**********Before starting the lessons, it helps to know some basic bridge terminology and the strategy when bidding.
This handy bidding chart shows the progression of the bids from the lowest opening bid of 1♣ to the highest of 7NT, as well as the number of tricks required to make each contract, the points needed for game levels and some other info. It can be helpful for now as a reference as you read the lessons, but it is not important to memorize it. Eventually, you will get to be quite familiar with the point requirement for each level of bidding.
**********Lessons 1 to 4 explain all the opening bids with simple responses. After reading each lesson, use the quiz to test your knowledge. Answers are given with explanations. Notice that the quizzes and examples show the card hands as a player would actually see them in their hand. Not only is this more realistic, but this makes it easier for visual learners, especially beginners, to visualize their cards and assess them more easily and quickly. Lesson 1 covers the opening bids of 1♠, 1♥, 1♦ or 1♣ (1 of a suit):
**********Lesson 2 covers the opening bid of 1 No Trump.
In 2021, ACBL changed the announcement for transfers. When Opener bids 1NT and Responder uses a transfer, Opener should announce “hearts” in response to 2D or “spades” in response to 2H. If Responder uses 2S to transfer to clubs, Opener announces “clubs.” If Responder uses 2S for either minor, then Opener should Alert it.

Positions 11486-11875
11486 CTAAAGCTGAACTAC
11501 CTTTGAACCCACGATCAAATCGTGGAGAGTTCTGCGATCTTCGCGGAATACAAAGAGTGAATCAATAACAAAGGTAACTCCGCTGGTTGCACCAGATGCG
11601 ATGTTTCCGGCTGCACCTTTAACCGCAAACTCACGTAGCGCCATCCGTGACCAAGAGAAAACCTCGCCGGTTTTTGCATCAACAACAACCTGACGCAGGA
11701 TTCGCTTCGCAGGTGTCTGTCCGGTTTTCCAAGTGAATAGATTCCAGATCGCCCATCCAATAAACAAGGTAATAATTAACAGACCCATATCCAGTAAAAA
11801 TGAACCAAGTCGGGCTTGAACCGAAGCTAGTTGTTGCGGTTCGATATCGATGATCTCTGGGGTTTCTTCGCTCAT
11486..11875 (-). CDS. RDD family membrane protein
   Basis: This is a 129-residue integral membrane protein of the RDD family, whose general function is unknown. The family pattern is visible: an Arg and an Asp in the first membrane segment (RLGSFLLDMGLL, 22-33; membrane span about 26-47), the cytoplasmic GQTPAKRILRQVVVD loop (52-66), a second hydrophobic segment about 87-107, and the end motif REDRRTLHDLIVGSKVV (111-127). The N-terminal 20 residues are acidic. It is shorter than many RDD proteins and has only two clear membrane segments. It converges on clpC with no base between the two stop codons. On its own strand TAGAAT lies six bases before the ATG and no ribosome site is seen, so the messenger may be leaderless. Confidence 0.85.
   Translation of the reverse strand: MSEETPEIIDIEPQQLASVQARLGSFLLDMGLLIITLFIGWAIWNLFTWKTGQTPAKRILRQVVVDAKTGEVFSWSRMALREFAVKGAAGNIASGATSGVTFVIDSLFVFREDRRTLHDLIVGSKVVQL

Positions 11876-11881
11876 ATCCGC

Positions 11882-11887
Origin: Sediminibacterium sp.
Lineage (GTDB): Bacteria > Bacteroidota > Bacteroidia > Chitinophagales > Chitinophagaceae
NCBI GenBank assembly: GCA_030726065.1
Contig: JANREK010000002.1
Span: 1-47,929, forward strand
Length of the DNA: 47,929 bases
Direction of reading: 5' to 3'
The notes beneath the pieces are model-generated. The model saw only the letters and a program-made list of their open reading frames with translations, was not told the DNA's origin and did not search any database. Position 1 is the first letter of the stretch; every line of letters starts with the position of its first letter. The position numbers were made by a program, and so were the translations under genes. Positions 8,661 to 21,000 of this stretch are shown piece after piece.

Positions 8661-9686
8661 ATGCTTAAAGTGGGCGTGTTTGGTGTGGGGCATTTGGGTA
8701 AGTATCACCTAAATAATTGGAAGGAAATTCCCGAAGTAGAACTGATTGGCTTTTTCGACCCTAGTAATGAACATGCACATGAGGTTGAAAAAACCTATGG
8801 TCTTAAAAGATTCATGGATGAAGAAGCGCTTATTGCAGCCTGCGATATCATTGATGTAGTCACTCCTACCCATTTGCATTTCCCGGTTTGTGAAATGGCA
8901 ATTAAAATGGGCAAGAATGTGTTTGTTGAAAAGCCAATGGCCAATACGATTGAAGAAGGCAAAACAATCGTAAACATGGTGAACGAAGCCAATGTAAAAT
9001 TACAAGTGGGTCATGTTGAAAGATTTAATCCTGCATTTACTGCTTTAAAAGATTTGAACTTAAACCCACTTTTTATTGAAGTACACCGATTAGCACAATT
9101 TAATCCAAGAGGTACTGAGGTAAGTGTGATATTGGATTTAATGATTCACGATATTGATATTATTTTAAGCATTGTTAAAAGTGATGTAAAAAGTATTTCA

Note: For your amusement, I recommend that you read the story, The Courtship of Miss No Trump, which I created to help teach Stayman and Jacoby in a humorous and hopefully memorable way. The article was published in the ACBL Bridge Bulletin, May 2014 edition.
“The Courtship of Miss No Trump“
**********Lesson 3 covers the two opening bids which show a very strong hand.
**********Lesson 4 covers opening with a weak hand when you have a long suit. An opening bid at the 2 Level or higher (except for the two bids mentioned in Lesson 3) indicates fewer than 12 points, a minimum of 6 cards in the suit with 2 of the top 3 honors (recommended). Be aware that experienced players may take risks and bend these rules considerably, but it’s best to stay with the basic, solid rules when you are a beginner.
**********Lessons 1-4 covered all the opening bids. That’s enough to get started. It will take you a bit longer to figure out what to bid next. Here’s a handy flowchart to assist you: Flowchart Finally, here is a summary of the 20 opening bids on one sheet that serves as a handy reference sheet. Notice that the opening bidding requirements may change slightly, based on where you sit in the bidding order (e.g., 3rd seat can open “light” after 2 passes and fewer than 12 pts).